View Full Version : New-tech 2007

June 13th, 2006, 04:57 PM
So with all the trade shows and buzz about Vista and its logo structure I came across a little blurb about one of 2007's new technologies (already in limited OEM release), the hybrid harddrive. Now, for the uninitiated, hybrid drives have a large cache of flash ram that reduce the need to spin up the harddrive by keeping commonly used files in the flash including, if enough exists, the necessary boot files for the OS.

Microsoft was behind the 'developer's table the whole time with this and supposedly any laptop that wishes to qualify for Vista-Premium branding will have to have a hybrid drive. Samsung has stated that the drive was designed specifically to work with Vista. So my question to the community is whether or not we know if any linux distros are anticipating working on this or have gotten ahold of some of the pre-release drives? What are the rumblings down the pipeline? Do we have a potential winmodem scandal (this one far more damaging?)

I've a personal stake in the matter because mid-year 2007 I'll need to replace my current laptop and would like to take advantage of the newest tech, but there's more to it than that. The winmodem scandal was not a pretty sight and because I used to travel often, the lack of a consistent and simple solution for a long period kept me away from linux distributions. A winmodem isn't nearly as mission critical as, say, a hard drive. Are there those in the community thinking about the possibility of having to do some major reverse engineering or have contacts been made with a manufacturer for driver specs?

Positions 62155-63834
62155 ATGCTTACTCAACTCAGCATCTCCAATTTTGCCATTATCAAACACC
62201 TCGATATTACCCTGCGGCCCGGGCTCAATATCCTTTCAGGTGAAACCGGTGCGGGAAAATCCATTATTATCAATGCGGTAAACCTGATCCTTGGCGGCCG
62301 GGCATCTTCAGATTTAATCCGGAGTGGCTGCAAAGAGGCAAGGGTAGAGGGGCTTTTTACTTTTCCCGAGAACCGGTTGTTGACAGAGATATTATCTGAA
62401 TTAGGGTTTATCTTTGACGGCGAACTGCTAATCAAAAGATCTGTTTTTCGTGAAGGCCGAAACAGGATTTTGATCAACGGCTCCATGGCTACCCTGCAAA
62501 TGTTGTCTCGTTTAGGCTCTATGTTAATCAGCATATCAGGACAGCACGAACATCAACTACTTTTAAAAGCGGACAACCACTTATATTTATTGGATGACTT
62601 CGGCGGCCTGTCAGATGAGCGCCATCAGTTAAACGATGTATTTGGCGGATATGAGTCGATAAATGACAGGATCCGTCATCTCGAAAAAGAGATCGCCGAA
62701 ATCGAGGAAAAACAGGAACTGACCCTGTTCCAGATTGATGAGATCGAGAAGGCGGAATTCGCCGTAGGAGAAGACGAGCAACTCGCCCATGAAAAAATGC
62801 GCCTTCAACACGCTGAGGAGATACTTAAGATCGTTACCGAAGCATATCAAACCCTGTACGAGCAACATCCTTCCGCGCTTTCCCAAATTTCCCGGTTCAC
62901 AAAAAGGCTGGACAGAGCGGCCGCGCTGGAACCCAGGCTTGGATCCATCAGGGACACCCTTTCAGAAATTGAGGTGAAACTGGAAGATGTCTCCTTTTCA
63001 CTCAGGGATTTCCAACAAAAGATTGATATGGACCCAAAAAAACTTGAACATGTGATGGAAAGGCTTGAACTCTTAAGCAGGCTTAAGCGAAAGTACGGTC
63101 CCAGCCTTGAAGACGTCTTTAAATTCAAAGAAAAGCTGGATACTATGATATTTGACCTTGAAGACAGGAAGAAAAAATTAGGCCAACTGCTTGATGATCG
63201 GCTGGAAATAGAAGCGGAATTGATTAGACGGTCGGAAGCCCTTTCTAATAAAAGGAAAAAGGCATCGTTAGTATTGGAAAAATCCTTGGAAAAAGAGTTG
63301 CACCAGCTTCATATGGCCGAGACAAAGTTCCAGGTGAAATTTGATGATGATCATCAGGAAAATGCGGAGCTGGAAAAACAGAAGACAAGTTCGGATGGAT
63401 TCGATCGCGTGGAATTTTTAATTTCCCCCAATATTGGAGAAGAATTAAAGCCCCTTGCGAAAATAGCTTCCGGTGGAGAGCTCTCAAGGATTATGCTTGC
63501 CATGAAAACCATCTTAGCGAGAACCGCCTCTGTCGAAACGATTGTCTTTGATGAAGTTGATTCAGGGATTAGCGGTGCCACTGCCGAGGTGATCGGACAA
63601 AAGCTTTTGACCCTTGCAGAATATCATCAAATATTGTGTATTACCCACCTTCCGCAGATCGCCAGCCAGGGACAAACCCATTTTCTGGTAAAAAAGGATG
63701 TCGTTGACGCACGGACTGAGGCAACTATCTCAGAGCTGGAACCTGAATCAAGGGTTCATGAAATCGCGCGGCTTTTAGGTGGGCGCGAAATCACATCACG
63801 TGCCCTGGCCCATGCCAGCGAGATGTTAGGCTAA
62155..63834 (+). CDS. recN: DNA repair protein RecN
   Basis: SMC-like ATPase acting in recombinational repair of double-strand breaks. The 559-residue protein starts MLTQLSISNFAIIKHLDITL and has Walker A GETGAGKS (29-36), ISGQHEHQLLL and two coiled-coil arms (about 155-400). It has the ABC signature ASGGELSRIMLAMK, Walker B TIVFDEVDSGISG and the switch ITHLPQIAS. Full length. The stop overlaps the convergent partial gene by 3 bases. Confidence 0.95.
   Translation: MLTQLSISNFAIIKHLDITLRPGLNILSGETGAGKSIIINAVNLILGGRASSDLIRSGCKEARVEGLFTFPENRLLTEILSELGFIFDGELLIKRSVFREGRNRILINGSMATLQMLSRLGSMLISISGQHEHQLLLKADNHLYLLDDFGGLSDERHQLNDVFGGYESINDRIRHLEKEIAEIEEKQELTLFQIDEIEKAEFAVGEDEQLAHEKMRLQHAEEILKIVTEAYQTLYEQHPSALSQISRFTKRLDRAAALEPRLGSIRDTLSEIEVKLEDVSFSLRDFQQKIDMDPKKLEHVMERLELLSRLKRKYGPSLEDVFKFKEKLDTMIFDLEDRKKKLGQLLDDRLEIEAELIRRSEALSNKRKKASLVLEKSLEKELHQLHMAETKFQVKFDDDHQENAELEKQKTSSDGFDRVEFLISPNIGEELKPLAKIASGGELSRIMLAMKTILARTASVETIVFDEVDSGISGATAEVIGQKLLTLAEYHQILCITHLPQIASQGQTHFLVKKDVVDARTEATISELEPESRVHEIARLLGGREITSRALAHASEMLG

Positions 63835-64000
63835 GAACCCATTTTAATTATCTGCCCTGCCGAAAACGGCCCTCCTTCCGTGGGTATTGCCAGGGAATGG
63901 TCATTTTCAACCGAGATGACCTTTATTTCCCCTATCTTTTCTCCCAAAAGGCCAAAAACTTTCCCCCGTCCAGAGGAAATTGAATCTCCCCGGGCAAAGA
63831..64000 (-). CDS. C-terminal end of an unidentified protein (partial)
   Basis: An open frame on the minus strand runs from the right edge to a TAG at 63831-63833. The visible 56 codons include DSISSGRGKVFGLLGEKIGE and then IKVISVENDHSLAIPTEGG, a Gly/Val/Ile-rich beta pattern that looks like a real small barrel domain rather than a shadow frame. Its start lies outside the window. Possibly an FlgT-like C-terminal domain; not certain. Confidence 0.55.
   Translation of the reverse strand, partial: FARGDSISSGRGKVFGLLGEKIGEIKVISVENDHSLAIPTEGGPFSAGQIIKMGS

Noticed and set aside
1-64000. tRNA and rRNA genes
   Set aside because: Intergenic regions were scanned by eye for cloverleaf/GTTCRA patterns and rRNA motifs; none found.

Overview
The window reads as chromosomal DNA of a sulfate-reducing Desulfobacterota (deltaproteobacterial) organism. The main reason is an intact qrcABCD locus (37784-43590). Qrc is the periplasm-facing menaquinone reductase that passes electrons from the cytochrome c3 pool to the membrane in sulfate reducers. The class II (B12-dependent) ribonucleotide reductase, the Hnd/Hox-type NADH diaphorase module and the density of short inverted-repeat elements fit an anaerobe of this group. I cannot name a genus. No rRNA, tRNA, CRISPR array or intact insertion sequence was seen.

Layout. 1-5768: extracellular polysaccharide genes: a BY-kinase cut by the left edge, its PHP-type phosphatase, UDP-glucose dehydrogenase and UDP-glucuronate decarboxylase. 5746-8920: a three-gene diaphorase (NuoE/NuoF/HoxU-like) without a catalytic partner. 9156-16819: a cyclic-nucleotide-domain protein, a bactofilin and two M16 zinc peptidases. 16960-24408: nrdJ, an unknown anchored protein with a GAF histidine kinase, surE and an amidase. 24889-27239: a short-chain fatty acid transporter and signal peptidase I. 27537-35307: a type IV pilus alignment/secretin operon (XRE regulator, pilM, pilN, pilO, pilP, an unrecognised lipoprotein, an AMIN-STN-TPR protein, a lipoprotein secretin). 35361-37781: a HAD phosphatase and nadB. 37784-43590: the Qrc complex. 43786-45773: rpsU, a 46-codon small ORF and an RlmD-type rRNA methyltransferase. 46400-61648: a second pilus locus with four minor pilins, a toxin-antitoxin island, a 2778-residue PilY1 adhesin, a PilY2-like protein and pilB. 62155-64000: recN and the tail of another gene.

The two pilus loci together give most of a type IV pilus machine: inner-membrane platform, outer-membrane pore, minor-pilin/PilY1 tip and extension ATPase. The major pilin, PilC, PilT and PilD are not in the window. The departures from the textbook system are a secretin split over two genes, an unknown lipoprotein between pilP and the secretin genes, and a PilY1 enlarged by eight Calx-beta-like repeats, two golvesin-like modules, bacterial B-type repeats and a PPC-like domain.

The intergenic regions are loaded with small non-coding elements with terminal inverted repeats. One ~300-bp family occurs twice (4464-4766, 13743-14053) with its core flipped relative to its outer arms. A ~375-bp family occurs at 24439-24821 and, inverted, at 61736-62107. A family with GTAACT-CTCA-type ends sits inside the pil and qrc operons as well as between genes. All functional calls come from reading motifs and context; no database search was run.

It's a dirty nasty game MS likes to play and I wouldn't be surprised if these essential elements were 'locked' to the microsoft monopoly.

Thoughts? Answers?


June 13th, 2006, 05:05 PM
I would have thought OEMs would figure out that selling laptops with 5400 rpm 40GB drives and 256MB ram is hardly going to win them any friends in the laptop gamer community.

This hybrid drive sounds like a great idea for improving game play, especially games that have to be "installed" onto the hard disk first and require 2-3GB of files.

As regards Linux, I would expect all the major distributions would be aware of new technology (if not, they should be =D).

However, presently, some (maybe not all) distributions have trouble with SATA hard disks, so I imagine that the hybrid drive may present some problems without some major re-tooling in the kernel area.

What do other people think?

June 13th, 2006, 08:06 PM
I agree it would be a boon for gamers but I'm much more interested in what it could do for suspend states, boot, and most especially battery life but to intelligently use a mega cache like that you have to have either some really smart drivers or a very complex software layer (which really are, sort of, one in the same). But just think -- wouldn't it be nice to have all of your binaries on a flash cache for spin-less execution (since writes are limited but reads are virtually unlimited with flash) and then home + etc on the magnetic disk.

Here, since we're talking about it, let's step up the tech a bit more and talk how, not unlike smp the peformance boost that would be theoretical as the binary to perform an action can be loaded and read while the disc spins and searches to the actual data the action is being performed on. I'm not certain how fast the theoretical I/O of an average hdd controller is (And similarly is on the mb) but I'm going to assume that drive seek time / drive speed is the bottleneck.